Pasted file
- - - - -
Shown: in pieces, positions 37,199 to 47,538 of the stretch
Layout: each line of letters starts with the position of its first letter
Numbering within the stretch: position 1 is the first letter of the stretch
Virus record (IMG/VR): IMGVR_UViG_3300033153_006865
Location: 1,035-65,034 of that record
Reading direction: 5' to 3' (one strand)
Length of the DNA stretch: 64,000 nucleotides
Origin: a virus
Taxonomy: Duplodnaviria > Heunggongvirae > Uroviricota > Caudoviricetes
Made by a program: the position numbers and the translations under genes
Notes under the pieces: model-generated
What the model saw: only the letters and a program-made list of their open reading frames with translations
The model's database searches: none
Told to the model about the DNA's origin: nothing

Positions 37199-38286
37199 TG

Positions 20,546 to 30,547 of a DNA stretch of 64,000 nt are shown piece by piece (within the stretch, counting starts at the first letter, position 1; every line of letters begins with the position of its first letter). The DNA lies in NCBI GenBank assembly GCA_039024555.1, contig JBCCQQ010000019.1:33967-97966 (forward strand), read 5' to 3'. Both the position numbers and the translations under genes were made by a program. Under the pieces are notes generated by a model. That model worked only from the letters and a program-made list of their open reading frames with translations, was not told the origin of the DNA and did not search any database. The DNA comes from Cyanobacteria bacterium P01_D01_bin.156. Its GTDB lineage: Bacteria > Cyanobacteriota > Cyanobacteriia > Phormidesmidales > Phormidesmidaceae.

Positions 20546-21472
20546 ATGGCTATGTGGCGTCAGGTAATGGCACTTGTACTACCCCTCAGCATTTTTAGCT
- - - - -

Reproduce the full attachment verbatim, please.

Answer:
Shown: in pieces, positions 37,199 to 47,538 of the stretch
Layout: each line of letters starts with the position of its first letter
Numbering within the stretch: position 1 is the first letter of the stretch
Virus record (IMG/VR): IMGVR_UViG_3300033153_006865
Location: 1,035-65,034 of that record
Reading direction: 5' to 3' (one strand)
Length of the DNA stretch: 64,000 nucleotides
Origin: a virus
Taxonomy: Duplodnaviria > Heunggongvirae > Uroviricota > Caudoviricetes
Made by a program: the position numbers and the translations under genes
Notes under the pieces: model-generated
What the model saw: only the letters and a program-made list of their open reading frames with translations
The model's database searches: none
Told to the model about the DNA's origin: nothing

Positions 37199-38286
37199 TG

Positions 20,546 to 30,547 of a DNA stretch of 64,000 nt are shown piece by piece (within the stretch, counting starts at the first letter, position 1; every line of letters begins with the position of its first letter). The DNA lies in NCBI GenBank assembly GCA_039024555.1, contig JBCCQQ010000019.1:33967-97966 (forward strand), read 5' to 3'. Both the position numbers and the translations under genes were made by a program. Under the pieces are notes generated by a model. That model worked only from the letters and a program-made list of their open reading frames with translations, was not told the origin of the DNA and did not search any database. The DNA comes from Cyanobacteria bacterium P01_D01_bin.156. Its GTDB lineage: Bacteria > Cyanobacteriota > Cyanobacteriia > Phormidesmidales > Phormidesmidaceae.

Positions 20546-21472
20546 ATGGCTATGTGGCGTCAGGTAATGGCACTTGTACTACCCCTCAGCATTTTTAGCT